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WHO Director-General Dr

WHO Director-General Dr Tedros Ghebreyesus.unveiled in Geneva on Wednesday, saying the number of cases is expected to rise.

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“WHO takes this development extremely seriously, and all countries should too,” he told reporters listening to the agency’s regular virtual briefing on COVID-19.

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But it shouldn’t surprise us. That is what viruses do. And this is what this virus will continue to do, as long as we allow it to continue spreading, “he said.

Preliminary evidence suggests that Omicron may have a “potential immune escape” and, or possibly, increased transmissibility, compared to previous variants of concern, according to the latest WHO weekly epidemiological update on COVID-19, also released Wednesday.

He said experts were learning more about the variant, “but there is still more to learn about its effect on transmission, the severity of the disease and the effectiveness of tests, therapeutics and vaccines.”

The WHO chief urged countries to take “rational and proportionate risk reduction measures”, including those aimed at delaying or reducing the spread, such as screening passengers or implementing quarantines for international travelers.

However, he stressed that “blanket travel bans would not prevent the international spread of Omicron and place a heavy burden on lives and livelihoods.”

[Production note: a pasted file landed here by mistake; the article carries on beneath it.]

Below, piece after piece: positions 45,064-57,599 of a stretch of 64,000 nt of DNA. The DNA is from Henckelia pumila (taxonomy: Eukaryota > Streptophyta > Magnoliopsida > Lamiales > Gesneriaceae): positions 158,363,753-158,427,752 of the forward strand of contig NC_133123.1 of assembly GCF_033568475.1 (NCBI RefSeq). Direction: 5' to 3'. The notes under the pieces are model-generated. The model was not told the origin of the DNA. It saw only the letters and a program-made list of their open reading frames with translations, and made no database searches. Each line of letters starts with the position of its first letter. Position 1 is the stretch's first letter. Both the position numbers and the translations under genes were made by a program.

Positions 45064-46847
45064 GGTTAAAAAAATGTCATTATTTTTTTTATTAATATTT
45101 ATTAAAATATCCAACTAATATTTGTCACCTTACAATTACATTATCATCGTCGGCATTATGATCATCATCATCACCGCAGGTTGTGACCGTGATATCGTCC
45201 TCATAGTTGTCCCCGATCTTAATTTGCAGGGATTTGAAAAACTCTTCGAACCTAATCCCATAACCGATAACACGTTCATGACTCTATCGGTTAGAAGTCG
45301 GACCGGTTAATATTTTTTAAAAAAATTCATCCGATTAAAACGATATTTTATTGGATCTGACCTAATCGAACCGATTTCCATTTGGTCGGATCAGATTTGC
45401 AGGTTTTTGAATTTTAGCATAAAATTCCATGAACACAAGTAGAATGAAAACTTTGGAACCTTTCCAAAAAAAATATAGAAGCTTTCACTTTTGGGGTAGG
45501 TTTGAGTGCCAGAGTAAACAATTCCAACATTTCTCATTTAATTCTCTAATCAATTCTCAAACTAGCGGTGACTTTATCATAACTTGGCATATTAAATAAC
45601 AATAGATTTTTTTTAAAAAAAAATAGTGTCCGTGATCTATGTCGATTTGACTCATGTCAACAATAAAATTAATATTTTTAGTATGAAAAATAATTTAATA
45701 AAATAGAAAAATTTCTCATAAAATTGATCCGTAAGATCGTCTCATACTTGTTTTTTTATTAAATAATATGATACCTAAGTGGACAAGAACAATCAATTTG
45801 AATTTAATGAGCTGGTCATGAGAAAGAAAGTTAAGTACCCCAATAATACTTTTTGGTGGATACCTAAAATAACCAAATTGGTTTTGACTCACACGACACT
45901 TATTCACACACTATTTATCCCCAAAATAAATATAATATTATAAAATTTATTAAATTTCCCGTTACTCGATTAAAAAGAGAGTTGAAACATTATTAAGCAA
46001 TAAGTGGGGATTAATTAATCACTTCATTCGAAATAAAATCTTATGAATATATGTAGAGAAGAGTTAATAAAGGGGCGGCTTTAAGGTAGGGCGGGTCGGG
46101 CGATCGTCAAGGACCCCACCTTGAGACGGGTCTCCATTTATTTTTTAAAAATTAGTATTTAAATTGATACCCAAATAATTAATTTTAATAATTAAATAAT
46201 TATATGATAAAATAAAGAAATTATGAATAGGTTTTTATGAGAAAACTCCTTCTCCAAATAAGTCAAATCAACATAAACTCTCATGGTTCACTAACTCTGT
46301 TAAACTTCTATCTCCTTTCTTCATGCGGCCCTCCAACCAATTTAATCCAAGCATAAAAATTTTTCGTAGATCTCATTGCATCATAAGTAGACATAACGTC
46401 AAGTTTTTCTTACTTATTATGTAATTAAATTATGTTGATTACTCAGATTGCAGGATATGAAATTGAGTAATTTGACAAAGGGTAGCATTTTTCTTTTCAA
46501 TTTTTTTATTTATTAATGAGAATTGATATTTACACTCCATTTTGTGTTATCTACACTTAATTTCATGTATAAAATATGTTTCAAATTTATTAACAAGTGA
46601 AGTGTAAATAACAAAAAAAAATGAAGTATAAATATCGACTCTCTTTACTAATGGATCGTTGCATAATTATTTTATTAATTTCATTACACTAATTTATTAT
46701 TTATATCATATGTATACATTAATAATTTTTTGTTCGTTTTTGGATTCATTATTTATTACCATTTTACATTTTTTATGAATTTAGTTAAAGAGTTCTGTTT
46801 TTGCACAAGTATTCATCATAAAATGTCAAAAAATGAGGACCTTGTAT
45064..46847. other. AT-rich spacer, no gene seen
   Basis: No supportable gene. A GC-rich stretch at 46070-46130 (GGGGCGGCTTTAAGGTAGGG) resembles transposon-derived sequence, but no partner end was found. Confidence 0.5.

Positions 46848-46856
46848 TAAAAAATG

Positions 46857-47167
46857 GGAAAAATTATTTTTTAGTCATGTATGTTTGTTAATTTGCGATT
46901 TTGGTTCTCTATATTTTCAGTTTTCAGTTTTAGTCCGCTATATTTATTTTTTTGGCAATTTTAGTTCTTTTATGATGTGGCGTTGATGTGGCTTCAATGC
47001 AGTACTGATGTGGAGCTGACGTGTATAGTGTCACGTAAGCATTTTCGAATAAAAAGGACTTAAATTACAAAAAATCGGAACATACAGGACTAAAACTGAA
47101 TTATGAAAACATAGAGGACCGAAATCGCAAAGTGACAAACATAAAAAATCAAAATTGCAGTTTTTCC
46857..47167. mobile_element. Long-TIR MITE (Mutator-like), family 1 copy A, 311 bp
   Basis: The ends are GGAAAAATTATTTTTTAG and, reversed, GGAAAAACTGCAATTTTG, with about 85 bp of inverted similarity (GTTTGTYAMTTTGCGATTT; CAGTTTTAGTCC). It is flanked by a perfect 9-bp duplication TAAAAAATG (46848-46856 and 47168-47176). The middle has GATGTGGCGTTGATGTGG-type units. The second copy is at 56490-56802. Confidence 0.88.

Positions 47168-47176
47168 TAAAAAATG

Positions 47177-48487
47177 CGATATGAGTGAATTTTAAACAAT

Ghebreyesus stressed the need to continue public health measures against the spread of the coronavirus and ensure that vulnerable and high-risk people are fully vaccinated.

He cautioned that the current “toxic mix” of low vaccine coverage and very low evidence is a recipe for variant breeding and amplification.

“We need to use the tools we already have to prevent transmission and save Delta‘s lives.

“And if we do that, we will also prevent transmission and save Omicron’s lives. But if countries and people don’t do what they need to do to stop Delta’s broadcast, they won’t stop Omicron either, ”he said.

As of Tuesday, there were more than 261 million confirmed COVID-19 cases worldwide and 5.2 million deaths, and the Delta variant continued to dominate.

Meanwhile, the director general said that the agreement of countries to launch a process to develop a new global agreement on preventing and responding to a pandemic is cause for hope.

World Health Assembly

Ghebreyesus welcomed the consensus decision reached during a special session of the World Health Assembly (WHA), the UN agency’s highest decision-making body, which was attended by representatives of its 194 member states.

The three-day meeting began on Monday with the sole objective of considering the benefits of creating a new international agreement on preparedness for pandemic prevention and how best to avoid the pitfalls that have clouded an effective response to COVID-19.

This was only the second time that the assembly met in a special session since the WHO was founded in 1948.

“The adoption of this decision is cause for celebration and reason for hope, which we will need,” he said in his closing remarks, although he noted that the road ahead is long.

“There are still differences of opinion about what a new agreement could or should contain. But you have shown each other and the world that differences can be overcome and common ground can be found. “

Intergovernmental Negotiating Body

The decision will establish an Intergovernmental Negotiating Body (INB) that will negotiate and draft any convention, agreement or other international instruments.

A first meeting will take place no later than March 1, 2022 and public hearings will also be held to inform the deliberations.

World Health Assembly

INB will deliver a progress report to the World Health Assembly in 2023 and present its results for consideration the following year.

YAYA